In total, 30 articles and 309 patients with sacral fracture and neurologic deficit were included in this systematic review. This includes 41 patients (13%) who had no functional recovery, 125 patients (40%) who had partial recovery, 140 patients (45%) with complete recovery, and 3 patients (1%) whose recovery status could not be determined. Study-level data on recovery status are included in Table 1.
The rate of partial or full recovery after indirect decompression procedure was 97% versus 87.5% after formal laminectomy [Odds Ratio (OR) 5.18 favoring indirect decompression, P = 0.08] (Tables 2 and 3). The rate of full recovery after indirect decompression procedure was 60.8% versus 41.4% after formal laminectomy (OR 2.2 favoring indirect decompression, P = 0.18) (Tables 2 and 3).
Data to analyze the influence of timing of formal sacral decompression on recovery rate were available. Patients treated within 72 hours of the index injury made at least a partial recovery in 93.1% of cases and a full recovery in 35% of cases (OR 1.5 favoring surgery within 72 hours, P = 0.62) (Tables 4 and 5). Patients treated after 72 hours made at least a partial recovery in 90% of cases and a full recovery in 36.3% of cases (OR 1.85 favoring surgery after 72 hours, P = 0.25) (Tables 4 and 5). There were insufficient data to determine the effect of timing on patients treated with indirect decompression.
Treatment of patients with neurologic deficit after spinal trauma ongoing neural element compression often includes formal decompression to relieve associated stenosis and improve the prospects for recovery of function. The sacrum has a unique biomechanical environment because of the lack of segmental motion. For this reason, decompression of nerve roots can be accomplished either through formal laminectomy or through realignment of angulated or displaced fractures, resulting in indirect decompression. As many sacral fractures are treated by trauma surgeons without formal spine surgery training, indirect approaches may be an attractive option in cases that are amenable. Given these 2 disparate decompression strategies for patients with neurologic deficits after sacral fracture, the purpose of this review was to identify differences in recovery rate between the 2 treatments and describe the role of timing of decompression on the rate of neurologic recovery.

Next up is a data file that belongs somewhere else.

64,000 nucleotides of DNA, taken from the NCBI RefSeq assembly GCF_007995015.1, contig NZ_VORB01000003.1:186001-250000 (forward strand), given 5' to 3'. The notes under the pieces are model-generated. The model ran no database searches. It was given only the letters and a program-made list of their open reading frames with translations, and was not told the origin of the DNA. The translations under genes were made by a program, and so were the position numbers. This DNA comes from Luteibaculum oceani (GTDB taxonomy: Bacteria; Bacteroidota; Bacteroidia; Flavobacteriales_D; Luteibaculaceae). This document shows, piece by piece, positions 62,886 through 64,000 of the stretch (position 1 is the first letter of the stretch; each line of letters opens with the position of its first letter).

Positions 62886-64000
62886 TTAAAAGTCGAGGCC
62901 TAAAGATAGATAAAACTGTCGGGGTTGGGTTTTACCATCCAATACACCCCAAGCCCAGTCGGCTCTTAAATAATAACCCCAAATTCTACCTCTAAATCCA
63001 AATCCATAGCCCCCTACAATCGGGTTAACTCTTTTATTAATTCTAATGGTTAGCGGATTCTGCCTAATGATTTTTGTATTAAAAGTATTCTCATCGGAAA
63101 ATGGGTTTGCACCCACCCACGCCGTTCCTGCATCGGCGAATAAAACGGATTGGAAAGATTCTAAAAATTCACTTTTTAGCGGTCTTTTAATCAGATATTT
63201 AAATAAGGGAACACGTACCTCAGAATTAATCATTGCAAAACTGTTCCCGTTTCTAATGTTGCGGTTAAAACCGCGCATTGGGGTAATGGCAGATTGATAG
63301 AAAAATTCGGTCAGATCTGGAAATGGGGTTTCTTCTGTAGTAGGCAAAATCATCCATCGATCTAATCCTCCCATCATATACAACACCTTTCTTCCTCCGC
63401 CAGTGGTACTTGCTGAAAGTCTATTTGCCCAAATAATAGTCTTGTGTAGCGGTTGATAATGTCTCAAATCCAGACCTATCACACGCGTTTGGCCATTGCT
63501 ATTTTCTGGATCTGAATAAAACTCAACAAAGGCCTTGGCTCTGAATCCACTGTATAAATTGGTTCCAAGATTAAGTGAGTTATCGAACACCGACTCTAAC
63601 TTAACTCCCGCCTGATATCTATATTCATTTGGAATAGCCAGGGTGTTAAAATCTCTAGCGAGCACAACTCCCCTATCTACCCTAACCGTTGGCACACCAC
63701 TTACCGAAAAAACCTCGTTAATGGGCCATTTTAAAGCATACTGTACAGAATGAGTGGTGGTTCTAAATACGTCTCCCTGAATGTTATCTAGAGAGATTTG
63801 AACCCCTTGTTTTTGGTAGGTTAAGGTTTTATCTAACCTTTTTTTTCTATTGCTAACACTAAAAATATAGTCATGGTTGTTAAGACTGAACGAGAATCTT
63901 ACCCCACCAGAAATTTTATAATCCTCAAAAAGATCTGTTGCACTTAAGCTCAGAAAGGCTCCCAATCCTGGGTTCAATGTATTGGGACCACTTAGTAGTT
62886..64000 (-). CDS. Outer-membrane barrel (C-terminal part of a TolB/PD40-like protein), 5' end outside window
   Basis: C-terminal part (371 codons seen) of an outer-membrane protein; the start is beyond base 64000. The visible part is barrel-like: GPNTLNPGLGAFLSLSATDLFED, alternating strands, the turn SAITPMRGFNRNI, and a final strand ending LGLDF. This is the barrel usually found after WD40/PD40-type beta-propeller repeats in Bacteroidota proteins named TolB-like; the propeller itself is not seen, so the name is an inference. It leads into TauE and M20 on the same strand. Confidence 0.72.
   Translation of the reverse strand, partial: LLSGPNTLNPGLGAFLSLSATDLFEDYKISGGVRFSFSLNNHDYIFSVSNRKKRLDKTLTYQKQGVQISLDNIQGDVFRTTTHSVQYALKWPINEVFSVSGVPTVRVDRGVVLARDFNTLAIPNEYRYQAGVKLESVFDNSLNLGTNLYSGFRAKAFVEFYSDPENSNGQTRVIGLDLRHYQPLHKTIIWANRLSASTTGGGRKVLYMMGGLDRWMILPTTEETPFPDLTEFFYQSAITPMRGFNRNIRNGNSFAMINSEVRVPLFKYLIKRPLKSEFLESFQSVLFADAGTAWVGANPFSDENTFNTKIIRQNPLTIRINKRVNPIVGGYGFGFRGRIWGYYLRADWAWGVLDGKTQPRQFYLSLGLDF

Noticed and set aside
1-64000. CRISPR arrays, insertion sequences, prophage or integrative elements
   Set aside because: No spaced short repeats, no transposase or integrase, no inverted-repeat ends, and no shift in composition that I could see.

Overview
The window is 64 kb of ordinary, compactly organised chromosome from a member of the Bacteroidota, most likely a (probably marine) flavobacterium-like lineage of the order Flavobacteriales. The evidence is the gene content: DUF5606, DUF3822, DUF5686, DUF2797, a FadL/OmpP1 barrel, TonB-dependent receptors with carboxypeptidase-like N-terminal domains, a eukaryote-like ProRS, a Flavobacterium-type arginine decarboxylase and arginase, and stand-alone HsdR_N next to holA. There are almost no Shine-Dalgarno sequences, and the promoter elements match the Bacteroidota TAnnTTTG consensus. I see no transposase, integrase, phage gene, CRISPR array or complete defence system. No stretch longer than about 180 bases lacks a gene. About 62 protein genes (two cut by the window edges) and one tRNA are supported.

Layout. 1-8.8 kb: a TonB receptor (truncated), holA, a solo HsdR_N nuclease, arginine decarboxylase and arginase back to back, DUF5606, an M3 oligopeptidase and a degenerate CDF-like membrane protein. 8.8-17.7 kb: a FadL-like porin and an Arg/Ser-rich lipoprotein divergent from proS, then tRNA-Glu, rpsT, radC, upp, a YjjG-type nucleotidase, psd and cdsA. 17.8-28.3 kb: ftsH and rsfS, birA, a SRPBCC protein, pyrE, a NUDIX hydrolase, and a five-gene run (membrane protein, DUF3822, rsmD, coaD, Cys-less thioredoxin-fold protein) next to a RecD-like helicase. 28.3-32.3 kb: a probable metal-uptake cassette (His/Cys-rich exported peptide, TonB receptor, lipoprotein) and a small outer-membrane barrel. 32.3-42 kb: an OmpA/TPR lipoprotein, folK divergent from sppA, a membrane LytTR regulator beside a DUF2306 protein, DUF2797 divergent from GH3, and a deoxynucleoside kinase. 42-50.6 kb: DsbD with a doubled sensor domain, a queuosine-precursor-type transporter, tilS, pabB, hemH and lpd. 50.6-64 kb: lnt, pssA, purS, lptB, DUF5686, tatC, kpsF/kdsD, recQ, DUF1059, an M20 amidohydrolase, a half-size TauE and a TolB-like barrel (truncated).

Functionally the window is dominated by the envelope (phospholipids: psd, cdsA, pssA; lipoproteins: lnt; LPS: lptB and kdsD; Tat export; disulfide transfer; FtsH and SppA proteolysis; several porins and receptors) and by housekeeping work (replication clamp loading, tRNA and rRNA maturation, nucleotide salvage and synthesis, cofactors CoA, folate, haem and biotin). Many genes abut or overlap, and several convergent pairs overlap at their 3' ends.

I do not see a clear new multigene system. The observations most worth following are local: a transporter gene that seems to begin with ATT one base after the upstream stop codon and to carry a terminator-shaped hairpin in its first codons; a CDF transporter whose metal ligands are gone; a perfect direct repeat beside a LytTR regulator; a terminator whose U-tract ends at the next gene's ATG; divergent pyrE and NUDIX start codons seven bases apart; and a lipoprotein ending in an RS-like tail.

A clinically relevant point of comparison for recovery of bowel or bladder function after sacral injury is the impact of treatment on patients with cauda equina syndrome. Srikandarajah et al11 recently described 200 patients with bladder dysfunction in a retrospective study of cauda equina syndrome. Although patients with incomplete cauda equina syndrome (poor urinary stream, loss of desire to void, straining, altered sensation) demonstrated a benefit with respect to bladder function at an early time point around 3 months after surgery, those with complete urinary retention at presentation did not have outcomes that varied significantly based on the length of time before surgical decompression. This finding in consistent with the experience described above for treatment of neurologic injury after sacral fracture. Chau et al12 systematically reviewed the clinical and preclinical data describing timing of decompression in the treatment of cauda equina syndrome. Review of the clinical data did not demonstrate the benefits of surgical decompression thresholds of 24 or 48 hours after symptom onset and therefore a meaningful division with respect to timing of intervention and eventual bladder function could not be determined. Similar to the present study, however, the authors suggested that this finding may be due to heterogenous data sampling; there is little evidentiary basis to guide clinical decision making in the treatment of neurologic deficit associated with both cauda equina syndrome and sacral fracture and the presentation of patients is often clouded by delayed and uncertain diagnosis.